in different contexts. We deplore any military action that regards the deaths of innocent men, women and children as a price worth paying in fighting terrorists, since this is to fight terror with terror. We call upon the world’s leaders to seek a just and peaceful solution to the problem of terrorism by setting in place an international system of law supported by all states, including the United States of America, that would allow for the arrest and trial of terrorist agents in properly appointed courts of justice.
The so-called ‘war on terrorism’ is an act of political rhetoric that must be distinguished from a military campaign against a sovereign state. It cannot be used to justify an attack on Iraq, and any offensive planned to counteract the perceived threat posed by Iraqi weapons of mass destruction should not be represented as a war against terrorists. We are pleased to note that Prime Minister Tony Blair has assured Parliament that Britain will not support any military action against Iraq without the authority of the United Nations. With this in mind, we make the following observations concerning the morality and legality of any such proposed action.
Conflict resolution must seek to address the historical circumstances that create and perpetuate hostilities. Apart from the effects of having lived for a generation in states of war of various kinds and under the cruelty of their own government, the terrible toll exacted on Iraq’s civilian population by a combination of UN sanctions and US/UK bombing (including the premature deaths of hundreds of thousands of children) has contributed to the devastation of Iraq’s infrastructure. Denis Halliday, former UN Assistant Secretary General and Humanitarian Aid Co-ordinator for Iraq, resigned in October 1998 in protest against the continued use of sanctions. In his resignation speech he said, ‘We are in the process of destroying an entire society. It is as simple and terrifying as that. It is illegal and immoral.’ However necessary sanctions may be, both humanitarian measures and diplomatic overtures are needed if the Iraqi nation is to be reincorporated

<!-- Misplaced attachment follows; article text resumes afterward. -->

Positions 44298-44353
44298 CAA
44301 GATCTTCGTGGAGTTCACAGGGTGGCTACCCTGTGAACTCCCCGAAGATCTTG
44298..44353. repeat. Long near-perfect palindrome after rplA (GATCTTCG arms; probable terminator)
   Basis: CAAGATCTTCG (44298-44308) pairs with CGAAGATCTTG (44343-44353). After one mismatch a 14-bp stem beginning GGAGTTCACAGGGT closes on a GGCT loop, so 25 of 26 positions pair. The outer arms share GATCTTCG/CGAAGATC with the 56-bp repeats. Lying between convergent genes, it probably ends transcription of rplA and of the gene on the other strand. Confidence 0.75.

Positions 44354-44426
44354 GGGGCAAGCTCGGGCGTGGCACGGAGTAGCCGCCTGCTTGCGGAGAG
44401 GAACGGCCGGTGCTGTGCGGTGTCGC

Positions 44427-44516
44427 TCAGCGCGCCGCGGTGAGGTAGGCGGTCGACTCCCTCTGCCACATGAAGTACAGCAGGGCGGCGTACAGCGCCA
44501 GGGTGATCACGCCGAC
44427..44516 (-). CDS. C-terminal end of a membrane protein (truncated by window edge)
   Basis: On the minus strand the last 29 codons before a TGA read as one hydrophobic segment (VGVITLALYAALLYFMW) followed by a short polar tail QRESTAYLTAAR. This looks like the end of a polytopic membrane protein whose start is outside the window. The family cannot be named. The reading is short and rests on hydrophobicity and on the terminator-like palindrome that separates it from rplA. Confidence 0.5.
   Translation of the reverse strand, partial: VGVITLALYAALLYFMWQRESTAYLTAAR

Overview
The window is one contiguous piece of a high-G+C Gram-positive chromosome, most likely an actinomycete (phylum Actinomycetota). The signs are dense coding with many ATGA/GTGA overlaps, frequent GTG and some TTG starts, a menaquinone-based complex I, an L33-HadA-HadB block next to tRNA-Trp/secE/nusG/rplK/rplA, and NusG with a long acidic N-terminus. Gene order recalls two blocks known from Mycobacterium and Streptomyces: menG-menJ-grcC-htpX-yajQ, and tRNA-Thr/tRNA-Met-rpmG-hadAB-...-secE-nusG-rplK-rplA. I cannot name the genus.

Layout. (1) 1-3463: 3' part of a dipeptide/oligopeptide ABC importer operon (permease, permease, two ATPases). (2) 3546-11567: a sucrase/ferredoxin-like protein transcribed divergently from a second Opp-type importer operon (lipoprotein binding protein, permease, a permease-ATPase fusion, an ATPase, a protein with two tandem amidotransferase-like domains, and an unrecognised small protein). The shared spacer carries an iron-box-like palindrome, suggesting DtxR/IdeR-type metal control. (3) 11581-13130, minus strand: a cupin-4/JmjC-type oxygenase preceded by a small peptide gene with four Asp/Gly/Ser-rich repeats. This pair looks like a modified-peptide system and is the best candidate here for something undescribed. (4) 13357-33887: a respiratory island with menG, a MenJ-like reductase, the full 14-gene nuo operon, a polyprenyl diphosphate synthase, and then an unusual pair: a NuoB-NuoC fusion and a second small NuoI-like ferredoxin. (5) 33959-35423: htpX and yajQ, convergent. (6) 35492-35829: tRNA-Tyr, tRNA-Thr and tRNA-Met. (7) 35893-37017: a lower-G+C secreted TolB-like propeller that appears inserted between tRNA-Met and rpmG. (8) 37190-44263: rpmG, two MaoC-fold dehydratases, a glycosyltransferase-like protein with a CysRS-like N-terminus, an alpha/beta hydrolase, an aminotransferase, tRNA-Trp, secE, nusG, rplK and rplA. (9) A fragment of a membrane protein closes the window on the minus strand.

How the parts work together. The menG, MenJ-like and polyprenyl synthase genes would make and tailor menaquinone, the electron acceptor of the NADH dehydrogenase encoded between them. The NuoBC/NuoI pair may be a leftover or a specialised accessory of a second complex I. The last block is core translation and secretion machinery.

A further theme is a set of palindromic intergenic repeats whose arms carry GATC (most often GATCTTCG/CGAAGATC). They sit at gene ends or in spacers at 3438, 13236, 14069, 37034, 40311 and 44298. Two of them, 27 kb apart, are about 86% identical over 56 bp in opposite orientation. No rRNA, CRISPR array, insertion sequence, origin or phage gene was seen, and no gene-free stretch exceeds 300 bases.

into the international community – even if its leaders must retain their current pariah status. International contacts often serve to weaken totalitarian regimes more than isolation. The people of Iraq must not be made to suffer further because they are living under a dictator who in his early years in power enjoyed the collusion and support of the western nations.
Christian reflection on the justice of going to war has always insisted that only duly constituted public authorities may initiate war. Since the signing of the UN Charter in June 1945, the only body with the authority to initiate military action is the United Nations Security Council, except in the case of self-defence when an armed attack has actually occurred against a sovereign state. Even then, the exception of self-defence, like all exceptions, is to be strictly construed. All signatories are bound by Article 2.4 of the Charter which says that ‘all members shall refrain in their international relations from the threat or use of force …’
Today, in the light of the UN Charter, especially Articles 2 and 51, it is plain that § the only circumstance under which a sovereign state might invoke the authority to go to war is when an